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Huntersville Market land-swap OK’d; first two tenants announced

HUNTERSVILLE — The Huntersville Board of Commissioners Monday night unanimously OK’d a land swap that will allow construction to begin this spring on a new retail development, Huntersville Market.

Also, on Tuesday, The Mecklenburg Times learned that the project’s first two tenants will be a Walgreens pharmacy and a Novant Health medical clinic.

Plans call for the Walgreens and Novant to each occupy about 15,000 square feet in new buildings in Huntersville Market, according to Jay Priester, vice president of Cambridge Properties, Huntersville Market’s developer.

Last week, developer Encore Real Estate, of Atlanta, submitted a site plan to the town, seeking approval for a 15,460-square-foot, one-story Walgreens on a prominent parcel of Huntersville Market.

The Huntersville Market project, first approved by the town in 2008, has taken five years to get going, partly because of the complexities that come with being in two municipalities. Plans call for Huntersville Market to be a 21-acre development at Properity Church and Eastfield roads on the Charlotte-Huntersville border.

Under the proposal approved Monday night, Cambridge Properties and John Wieland Homes have worked out a land-swap involving a neighboring housing subdivision, Wieland’s Olmsted.

Olmsted will be given 1.04 acres of the Huntersville Market site. In exchange, 1.16 acres of the Olmsted site will be given to Huntersville Market, according to Huntersville planning documents.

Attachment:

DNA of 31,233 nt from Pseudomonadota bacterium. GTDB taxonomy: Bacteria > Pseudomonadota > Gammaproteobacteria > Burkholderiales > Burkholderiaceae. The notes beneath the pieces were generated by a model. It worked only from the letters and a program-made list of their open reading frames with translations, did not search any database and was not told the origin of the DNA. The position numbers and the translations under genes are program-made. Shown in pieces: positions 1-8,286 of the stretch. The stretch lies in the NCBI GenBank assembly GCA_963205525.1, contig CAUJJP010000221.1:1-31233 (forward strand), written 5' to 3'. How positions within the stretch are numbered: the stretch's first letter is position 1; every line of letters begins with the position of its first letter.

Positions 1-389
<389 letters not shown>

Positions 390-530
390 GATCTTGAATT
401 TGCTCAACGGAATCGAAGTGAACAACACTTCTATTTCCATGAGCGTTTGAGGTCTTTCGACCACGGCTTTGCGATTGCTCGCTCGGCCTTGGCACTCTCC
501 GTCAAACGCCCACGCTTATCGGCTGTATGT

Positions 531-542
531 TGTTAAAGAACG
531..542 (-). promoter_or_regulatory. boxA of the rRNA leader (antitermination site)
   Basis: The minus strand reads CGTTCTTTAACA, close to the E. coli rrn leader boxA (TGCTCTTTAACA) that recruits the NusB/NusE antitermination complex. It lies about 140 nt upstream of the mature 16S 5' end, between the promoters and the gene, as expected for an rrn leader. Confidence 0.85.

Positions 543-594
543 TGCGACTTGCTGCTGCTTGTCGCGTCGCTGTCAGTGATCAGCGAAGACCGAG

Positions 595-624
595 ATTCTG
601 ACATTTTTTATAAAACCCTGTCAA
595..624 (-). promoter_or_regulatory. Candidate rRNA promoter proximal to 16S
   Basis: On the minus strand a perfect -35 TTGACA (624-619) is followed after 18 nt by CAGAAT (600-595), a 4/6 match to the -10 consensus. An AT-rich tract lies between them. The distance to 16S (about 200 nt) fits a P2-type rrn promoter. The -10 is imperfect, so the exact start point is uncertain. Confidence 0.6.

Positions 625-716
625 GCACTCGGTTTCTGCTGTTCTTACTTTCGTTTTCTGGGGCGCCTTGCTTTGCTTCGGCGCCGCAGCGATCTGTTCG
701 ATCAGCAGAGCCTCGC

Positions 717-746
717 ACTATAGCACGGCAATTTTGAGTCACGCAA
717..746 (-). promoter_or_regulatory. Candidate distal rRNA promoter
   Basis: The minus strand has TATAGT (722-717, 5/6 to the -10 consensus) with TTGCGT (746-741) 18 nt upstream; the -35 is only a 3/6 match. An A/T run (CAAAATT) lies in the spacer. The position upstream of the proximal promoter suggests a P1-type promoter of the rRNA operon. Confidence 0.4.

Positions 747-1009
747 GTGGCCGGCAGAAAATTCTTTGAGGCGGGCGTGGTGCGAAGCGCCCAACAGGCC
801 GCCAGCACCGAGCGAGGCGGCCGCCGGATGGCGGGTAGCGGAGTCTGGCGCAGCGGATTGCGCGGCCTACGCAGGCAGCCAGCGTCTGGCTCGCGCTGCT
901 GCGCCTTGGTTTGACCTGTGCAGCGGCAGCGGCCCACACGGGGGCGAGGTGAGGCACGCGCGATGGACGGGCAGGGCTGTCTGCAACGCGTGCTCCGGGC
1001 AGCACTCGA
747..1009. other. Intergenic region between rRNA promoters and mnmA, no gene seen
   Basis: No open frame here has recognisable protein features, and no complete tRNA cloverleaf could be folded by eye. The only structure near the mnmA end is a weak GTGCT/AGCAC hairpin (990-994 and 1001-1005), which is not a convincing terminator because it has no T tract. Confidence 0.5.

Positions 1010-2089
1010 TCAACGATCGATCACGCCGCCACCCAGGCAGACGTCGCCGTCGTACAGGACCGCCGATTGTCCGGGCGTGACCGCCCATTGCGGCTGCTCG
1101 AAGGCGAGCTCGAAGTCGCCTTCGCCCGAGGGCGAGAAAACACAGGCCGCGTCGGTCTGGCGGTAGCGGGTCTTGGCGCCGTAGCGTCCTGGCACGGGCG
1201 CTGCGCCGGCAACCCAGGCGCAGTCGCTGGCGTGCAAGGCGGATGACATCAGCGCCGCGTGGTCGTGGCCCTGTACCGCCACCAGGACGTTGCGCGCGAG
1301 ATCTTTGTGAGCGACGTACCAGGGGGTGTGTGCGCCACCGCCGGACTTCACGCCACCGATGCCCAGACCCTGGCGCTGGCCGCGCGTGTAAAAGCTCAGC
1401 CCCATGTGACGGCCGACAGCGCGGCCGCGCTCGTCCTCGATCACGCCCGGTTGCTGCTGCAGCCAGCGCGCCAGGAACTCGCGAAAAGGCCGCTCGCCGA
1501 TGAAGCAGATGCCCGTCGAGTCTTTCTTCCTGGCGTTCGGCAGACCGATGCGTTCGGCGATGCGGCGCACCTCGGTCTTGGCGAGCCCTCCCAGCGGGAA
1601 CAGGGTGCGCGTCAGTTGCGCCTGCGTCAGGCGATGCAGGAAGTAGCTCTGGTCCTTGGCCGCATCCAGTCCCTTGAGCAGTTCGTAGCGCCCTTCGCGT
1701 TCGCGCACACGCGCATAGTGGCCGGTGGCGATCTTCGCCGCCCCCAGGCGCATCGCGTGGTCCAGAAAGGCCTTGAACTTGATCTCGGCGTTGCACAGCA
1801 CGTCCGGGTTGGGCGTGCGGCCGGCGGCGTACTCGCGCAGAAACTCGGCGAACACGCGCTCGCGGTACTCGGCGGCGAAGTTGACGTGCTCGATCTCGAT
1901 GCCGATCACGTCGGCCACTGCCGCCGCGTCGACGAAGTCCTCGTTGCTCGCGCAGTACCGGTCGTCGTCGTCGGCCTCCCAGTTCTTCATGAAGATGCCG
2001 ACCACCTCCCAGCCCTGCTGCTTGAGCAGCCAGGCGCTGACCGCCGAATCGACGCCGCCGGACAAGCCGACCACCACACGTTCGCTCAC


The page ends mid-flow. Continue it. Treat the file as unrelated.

The swap would allow Huntersville Market to accommodate a planned one-story, 15,000-square-foot medical office building that will house the Novant clinic, which will comprise family practice and orthopedic practices, Priester said.

In their vote Monday night, the town’s commissioners agreed to the rezoning of each piece of land, from rural to commercial and vice versa. The rezoning paves the way for the land swap.

Huntersville Market plans to use the 1.16 acres for extra parking and water-quality purposes. Olmstead is expected to use its 1.04 addition as green space.

Olmsted is a 460-acre, 440-lot housing subdivision, and the Huntersville Market project has the potential to become a commercial “gateway” between the two municipalities, Priester said.

Huntersville Market project costs have not been announced.

The Walgreens tenancy was revealed Thursday with the submission of the site plan. Walgreens and Novant would occupy two of the eight parcels in Huntersville Market. Novant will submit its site plan to the town for approval soon, Priester said.

The town has not yet announced dates for the meetings required for approval of Walgreens site plans, which call for a 61-space parking lot and access roads.

The area, already home to several major housing developments, holds great promise for future retail and residential growth, Priester and David Peete, Huntersville principal planner, said in September.

The intersection is also home to one of Harris Teeter’s new upscale 201central stores.

In addition to Olmsted, four other housing developments in Huntersville and Charlotte surround the Huntersville Market site.

The project’s location on the border of Charlotte and Huntersville and the need to reroute, widen and extend roads have complicated the project, Priester said in September.

Also, drainage issues bedevil the site, he said.

Because of those issues, Cambridge has to deal with at least half a dozen state, county, town and city agencies, he said.

“The location has made this an incredibly complicated project,” he said in September. “We have to get everything exactly right, and as soon as one agency signs off on an aspect of project, another agency says, ‘No, no, you have to do this.’”

Tony Brown can be reached at tony.brown@mecktimes.com, (704) 247-2912 or on Twitter at @tonymecktimes.

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